But there are also things you can do yourself in order to give your senior dog the best conditions.

Show me your body language

Senior dogs - How to make their senior years golden! 1

Dogs are all about body language (Learn the basics in reading dog body language here) and they can understand your signals even better than you often can yourself. As your dog’s sight and hearing deteriorate, he/she will start to depend more and more on your body language.

Teaching your dog hand signals early on can help him/her better understand, and makes it easier for the both of you to communicate. As his/her hearing worsens you can use hand signals such as clapping your hands on the floor to get his/her attention as he/she will feel the vibration and then come to you.

Also avoid petting him/her without having him/her see you first. A dog can be very startled by such an approach and react with snapping or growling. It is a natural response and should of course never be punished. Just imagine how you react when you get startled.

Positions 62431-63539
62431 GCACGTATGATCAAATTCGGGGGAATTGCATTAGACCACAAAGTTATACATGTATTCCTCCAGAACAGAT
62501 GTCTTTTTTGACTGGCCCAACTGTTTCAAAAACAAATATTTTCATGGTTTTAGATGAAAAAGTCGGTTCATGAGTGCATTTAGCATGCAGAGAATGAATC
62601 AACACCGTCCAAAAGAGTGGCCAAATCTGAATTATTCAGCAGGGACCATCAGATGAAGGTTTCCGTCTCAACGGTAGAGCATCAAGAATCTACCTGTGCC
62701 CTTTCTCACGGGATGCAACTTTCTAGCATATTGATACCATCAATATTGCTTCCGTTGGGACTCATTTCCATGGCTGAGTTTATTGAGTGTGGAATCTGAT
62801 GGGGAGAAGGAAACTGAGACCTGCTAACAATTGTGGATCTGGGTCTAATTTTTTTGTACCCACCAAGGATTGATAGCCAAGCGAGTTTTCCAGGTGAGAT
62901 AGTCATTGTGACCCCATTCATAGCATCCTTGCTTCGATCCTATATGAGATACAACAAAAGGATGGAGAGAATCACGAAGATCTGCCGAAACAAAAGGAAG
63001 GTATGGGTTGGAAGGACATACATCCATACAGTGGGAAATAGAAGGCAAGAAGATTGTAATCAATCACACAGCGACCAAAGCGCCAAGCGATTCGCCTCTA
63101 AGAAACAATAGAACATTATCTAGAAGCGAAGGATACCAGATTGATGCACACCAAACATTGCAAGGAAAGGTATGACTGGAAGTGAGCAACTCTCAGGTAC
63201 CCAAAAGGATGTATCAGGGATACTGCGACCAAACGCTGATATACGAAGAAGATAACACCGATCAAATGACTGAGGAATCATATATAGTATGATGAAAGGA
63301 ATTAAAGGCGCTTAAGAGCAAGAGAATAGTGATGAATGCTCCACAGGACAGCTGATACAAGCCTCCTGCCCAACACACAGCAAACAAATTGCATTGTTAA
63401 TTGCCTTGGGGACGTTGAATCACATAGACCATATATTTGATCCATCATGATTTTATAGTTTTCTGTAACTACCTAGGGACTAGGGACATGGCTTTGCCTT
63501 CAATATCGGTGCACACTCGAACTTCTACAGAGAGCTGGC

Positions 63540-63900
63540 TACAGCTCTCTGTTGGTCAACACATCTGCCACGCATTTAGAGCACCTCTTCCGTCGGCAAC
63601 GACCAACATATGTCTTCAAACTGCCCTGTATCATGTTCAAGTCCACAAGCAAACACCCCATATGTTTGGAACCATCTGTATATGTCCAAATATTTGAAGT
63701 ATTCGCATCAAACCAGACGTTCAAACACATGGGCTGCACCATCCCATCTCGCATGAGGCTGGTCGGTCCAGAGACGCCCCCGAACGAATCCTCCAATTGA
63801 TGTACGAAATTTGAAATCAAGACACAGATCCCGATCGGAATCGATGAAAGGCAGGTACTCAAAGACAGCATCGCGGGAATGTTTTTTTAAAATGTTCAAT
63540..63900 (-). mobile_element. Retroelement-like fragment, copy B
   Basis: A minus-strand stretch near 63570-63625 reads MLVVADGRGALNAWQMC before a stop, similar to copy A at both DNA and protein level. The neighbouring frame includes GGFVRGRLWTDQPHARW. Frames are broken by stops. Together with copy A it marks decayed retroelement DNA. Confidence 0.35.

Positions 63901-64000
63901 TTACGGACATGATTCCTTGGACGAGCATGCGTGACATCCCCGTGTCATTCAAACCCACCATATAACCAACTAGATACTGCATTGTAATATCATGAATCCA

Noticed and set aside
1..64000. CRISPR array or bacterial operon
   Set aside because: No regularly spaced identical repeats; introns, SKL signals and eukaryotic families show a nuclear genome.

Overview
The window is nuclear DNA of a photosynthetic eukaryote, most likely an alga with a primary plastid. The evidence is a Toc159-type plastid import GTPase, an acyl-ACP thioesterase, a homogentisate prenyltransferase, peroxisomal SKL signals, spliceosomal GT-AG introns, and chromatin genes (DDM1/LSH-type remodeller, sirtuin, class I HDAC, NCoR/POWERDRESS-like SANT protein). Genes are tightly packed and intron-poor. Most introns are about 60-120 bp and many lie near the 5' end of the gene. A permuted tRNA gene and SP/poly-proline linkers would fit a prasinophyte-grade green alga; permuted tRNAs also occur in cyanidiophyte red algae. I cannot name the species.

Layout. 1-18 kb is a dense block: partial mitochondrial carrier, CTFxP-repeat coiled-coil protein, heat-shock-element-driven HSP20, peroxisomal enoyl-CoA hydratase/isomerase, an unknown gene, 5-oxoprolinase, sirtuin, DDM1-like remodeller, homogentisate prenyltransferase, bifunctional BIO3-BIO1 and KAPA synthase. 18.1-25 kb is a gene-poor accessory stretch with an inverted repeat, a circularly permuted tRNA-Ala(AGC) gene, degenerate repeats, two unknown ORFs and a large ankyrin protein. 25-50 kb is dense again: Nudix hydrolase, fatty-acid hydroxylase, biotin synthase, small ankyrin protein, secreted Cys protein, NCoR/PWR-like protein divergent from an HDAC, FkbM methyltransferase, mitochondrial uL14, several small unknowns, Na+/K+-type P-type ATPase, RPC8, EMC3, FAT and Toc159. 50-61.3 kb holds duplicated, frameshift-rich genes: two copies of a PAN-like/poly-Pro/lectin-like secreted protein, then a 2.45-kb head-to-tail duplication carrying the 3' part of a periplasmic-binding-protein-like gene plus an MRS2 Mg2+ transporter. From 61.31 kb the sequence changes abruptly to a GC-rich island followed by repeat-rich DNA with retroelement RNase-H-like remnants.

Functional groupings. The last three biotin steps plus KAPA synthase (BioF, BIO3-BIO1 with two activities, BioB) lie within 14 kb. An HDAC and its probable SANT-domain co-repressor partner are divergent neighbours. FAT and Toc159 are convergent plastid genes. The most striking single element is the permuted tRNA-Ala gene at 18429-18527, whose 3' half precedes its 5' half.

Loss of vision can be helped by you always keeping the house clutter free, and keeping the furniture, his/her basket and his/her food and water bowl in the same location. That way your dog will memorize the home and have no trouble getting around by himself/herself. If you are moving with a senior dog, make sure to give time for helping your dog finding and learning his/her way around his/her new home.

Come on buddy, keep up

Have you noticed that your senior dog has started lacking behind you in walks or might even stop and lie down?

As a dog age so does his/her joints and bones, and he/she might suffer from pain when walking. Again, it is important to always take your dog to the vet to rule out any ailment and perhaps get some medicinal support to take the top of your dog’s pain.

An elderly dog doesn’t need that much exercise so keep the walks shorter and maybe put a few more short walks in during the day. A senior dog might also have trouble keeping house clean so more walks can also help him/her relief himself/herself more often and keep him/her from having accidents inside. Avoid having your senior dog jump up in the car but help him/her in and out using a ramp or simply by caring him/her. Also avoid stairs and don’t call your dog unnecessarily when he/she is lying down – go to him/her instead if you want to give him/her cuddles.